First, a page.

The Dangers of Hiding Drugs in Body Cavities

Smuggling drugs in body cavities can lead to death and imprisonmentSmuggling drugs in body cavities is a practice that traffickers have employed with great success, defeating the security systems and screening processes of some of the most advanced detection agencies in the world. Arrests are regularly made where drugs or other contraband is found inside the rectum, colon, mouth, ears, vagina, penis, abdomen, and surgically implanted in other areas of the body. This poses a significant risk to the smuggler, as drug leakage, impactions, obstructions and other potentially life-threatening complications can arise as a result of smuggling illicit substances in body cavities.

The amount of body cavity smugglers that are caught each year is miniscule compared to the amount that actually make it through checkpoints, border crossings, prisons and other controlled areas. This is a worldwide problem of monstrous proportions, and smugglers generally fit within a certain demographic. A Wikipedia entry on “Balloon Swallower” states the following in regard to low-income and impoverished people being used to transport drugs:

“Nigerian drug lords have employed an army of “swallowers”, those who will swallow as many as 150 balloons and smuggle drugs into the United States.” (1)

Other cases of desperate smuggling attempts include a woman who was arrested in Pennsylvania with 54 bags of heroin, prescription drugs and money hidden in her vagina. (2)

Smuggling drugs in body cavities is extremely dangerous despite improvements in clandestine packaging techniques over the last 2 decades; primarily stronger and more durable plastics and advances in condom technology. Condoms are the preferred method of ingesting drugs to hide in the abdomen and for insertion into the colon or vagina. Additionally, condoms can be used to store drugs that are hidden inside of surgically-created body cavities. However, if the condoms used leak the result can be fatal for the smuggler.

According to the Eastern Mediterranean Health Journal,

“Body packers may come to the emergency room with symptoms of intestinal obstruction, acute intoxication by drug leakage, or both. These life-threatening, and in the case of cocaine packets, highly lethal, events . . .” (3)

In fact, in many criminal cases of body cavity drug smuggling, it was the smuggler who self-reported to the hospital or authorities because of complications after ingestion or insertion.

Even if the condoms or other packaging remain intact, the sheer weight and/or volume of the packages swallowed or inserted can create dangerous obstructions that may require emergency surgery. These can include stomach and intestinal obstructions, torsion and even ruptures, severe colon impaction, and potential for toxicity in response to latex or other types of packaging.

Despite these severe health risks, drug smuggling remains rampant, and the use of body cavities is increasingly more common in this type of trafficking. This is primarily because smugglers often come from the most disadvantaged sections of society and the rewards are simply too great to seriously consider the risks. For instance, in an article by Laurie Junkins discussing the smuggling of drugs in prison, she writes;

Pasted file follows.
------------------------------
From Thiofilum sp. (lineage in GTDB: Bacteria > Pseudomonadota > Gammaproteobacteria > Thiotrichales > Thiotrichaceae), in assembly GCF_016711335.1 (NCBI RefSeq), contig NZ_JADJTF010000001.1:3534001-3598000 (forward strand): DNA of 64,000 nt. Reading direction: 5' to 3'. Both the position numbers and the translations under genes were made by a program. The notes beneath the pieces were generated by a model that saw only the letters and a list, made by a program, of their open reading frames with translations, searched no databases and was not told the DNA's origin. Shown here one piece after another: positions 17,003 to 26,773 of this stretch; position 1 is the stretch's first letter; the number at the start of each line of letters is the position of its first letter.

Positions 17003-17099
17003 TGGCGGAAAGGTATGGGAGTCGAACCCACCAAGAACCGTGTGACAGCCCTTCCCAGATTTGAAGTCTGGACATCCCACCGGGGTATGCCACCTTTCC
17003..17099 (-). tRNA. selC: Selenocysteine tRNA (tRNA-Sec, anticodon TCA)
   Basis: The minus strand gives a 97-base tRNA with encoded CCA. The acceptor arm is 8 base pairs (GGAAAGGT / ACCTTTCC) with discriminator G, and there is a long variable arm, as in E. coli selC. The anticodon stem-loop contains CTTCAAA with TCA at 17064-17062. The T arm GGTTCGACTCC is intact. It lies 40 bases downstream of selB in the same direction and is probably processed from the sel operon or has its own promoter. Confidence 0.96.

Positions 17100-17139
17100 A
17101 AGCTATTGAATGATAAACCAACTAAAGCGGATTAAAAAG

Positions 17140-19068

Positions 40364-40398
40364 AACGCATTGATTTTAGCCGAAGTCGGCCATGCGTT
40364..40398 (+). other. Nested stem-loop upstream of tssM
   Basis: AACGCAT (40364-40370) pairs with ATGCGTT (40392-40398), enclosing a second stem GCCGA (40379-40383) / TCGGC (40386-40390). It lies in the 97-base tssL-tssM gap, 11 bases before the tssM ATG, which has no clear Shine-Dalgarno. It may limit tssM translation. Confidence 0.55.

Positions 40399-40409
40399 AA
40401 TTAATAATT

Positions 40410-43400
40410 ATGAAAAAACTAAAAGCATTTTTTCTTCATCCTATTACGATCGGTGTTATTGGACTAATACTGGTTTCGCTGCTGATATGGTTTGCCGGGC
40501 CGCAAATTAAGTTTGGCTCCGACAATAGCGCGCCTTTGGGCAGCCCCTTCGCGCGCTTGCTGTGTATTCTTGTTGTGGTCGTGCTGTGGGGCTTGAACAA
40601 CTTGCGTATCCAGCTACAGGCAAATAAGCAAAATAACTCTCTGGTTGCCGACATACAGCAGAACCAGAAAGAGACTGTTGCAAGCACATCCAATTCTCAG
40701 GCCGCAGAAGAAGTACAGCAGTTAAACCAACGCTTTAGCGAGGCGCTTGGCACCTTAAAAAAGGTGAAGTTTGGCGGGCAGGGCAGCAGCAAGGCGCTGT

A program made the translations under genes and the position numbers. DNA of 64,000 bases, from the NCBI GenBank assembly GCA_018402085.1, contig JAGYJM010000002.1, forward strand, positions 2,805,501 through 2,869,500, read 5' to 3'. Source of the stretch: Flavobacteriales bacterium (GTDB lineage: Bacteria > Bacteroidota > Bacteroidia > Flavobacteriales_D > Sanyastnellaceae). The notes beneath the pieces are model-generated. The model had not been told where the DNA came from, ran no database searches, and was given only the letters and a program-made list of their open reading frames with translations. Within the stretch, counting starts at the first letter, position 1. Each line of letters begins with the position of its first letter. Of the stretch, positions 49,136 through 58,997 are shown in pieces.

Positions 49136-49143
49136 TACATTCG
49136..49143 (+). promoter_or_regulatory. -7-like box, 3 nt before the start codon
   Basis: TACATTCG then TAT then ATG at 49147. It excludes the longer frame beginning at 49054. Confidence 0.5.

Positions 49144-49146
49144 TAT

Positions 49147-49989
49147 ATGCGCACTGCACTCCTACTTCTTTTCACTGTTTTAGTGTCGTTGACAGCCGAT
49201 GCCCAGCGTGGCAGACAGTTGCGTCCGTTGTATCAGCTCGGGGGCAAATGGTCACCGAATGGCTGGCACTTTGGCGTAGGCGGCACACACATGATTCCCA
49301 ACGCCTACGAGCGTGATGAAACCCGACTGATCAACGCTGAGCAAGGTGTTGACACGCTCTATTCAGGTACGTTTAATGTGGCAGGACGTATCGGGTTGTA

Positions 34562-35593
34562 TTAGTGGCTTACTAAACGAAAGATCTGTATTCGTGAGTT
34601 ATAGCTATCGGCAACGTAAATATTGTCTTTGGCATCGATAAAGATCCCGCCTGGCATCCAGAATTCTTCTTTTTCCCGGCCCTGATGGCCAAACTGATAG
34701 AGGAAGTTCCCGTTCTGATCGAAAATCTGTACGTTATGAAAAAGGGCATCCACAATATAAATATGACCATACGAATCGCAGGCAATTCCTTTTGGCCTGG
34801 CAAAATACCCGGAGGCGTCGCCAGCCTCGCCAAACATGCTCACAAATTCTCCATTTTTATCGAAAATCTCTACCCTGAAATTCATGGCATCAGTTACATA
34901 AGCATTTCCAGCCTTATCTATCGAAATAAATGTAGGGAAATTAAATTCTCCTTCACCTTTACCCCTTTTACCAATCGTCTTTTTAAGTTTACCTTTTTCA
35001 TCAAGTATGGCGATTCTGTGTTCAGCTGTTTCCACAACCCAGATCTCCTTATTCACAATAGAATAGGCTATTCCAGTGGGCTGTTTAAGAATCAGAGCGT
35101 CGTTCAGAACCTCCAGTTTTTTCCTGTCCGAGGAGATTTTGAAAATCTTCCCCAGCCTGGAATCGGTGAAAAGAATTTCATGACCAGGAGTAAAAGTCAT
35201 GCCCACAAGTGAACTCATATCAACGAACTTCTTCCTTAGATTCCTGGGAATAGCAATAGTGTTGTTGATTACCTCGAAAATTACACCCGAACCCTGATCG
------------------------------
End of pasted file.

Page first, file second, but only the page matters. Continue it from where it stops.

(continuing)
“Because drugs in prison can bring up to ten times as much as street value, the motivation to deal is extremely high. One official in East Jersey State Prison estimates an inmate can earn as much as $7,000 per week dealing heroin inside.” (4)

For people with few options, it’s easy to see why drug smuggling is appealing.

If the health risks of smuggling drugs in body cavities aren’t enough to deter a person, the legal and financial consequences should be. A person’s life can be completely and forever ruined with one single smuggling event, as federal laws in this regard are very strict.  For many smugglers, the punishment is twofold: serious medical complications that lead to getting caught and imprisoned.  But for those in the throes of drug addiction or desperate poverty, the allure of quick cash now often obscures long term judgment, and as a result American prisons are overflowing with non-violent drug offenders.

Of course, prison is only a worry for the body packers that survive to face charges.

 

(1) Wikipedia Balloon Swallower

http://en.wikipedia.org/wiki/Balloon_swallower

Accessed 08/13/2011

(2) ABC Action News Police: Woman Hid Drugs, Cash in Body Cavity 03/21/2011

http://abclocal.go.com/wpvi/story?section=news/crime&id=8024738

Accessed 08/13/2011

(3) M. Baljevic and P. Rodríguez del Poz Ethics of medical care for body packers (drug smugglers): untangling a web of fears and conflicts of interest Vol. 17 No. 7 2011 Eastern Mediterranean Health Journal

http://www.emro.who.int/emhj/V17/07/17_7_2011_0624_0629.pdf

Accessed 08/13/2011

(4) Junkins, Laurie How Common are Drugs in Prison? 03/21/2011 NakedLaw

http://nakedlaw.avvo.com/2011/03/how-common-are-drugs-in-prison/

Accessed 08/13/2011

About James F. Davis

James F. Davis, CAS, is a Board Certified Interventionist and the founder of Recovery First. Inc. Davis is also an expert on Post Acute Withdrawal Syndrome (PAWS) - the leading cause of relapse among addicts and alcoholics. Mr. Davis operates a website dedicated to sufferers of Post Acute Withdrawal, and has published the first-ever survey on the condition. Davis is also the author of two upcoming books on the topics of PAWS and Adult Children of Alcoholics. You can contact Mr. Davis directly via his Google+ Page, via the Facebook page for Recovery First, or by writing to editor@recoveryfirst.org
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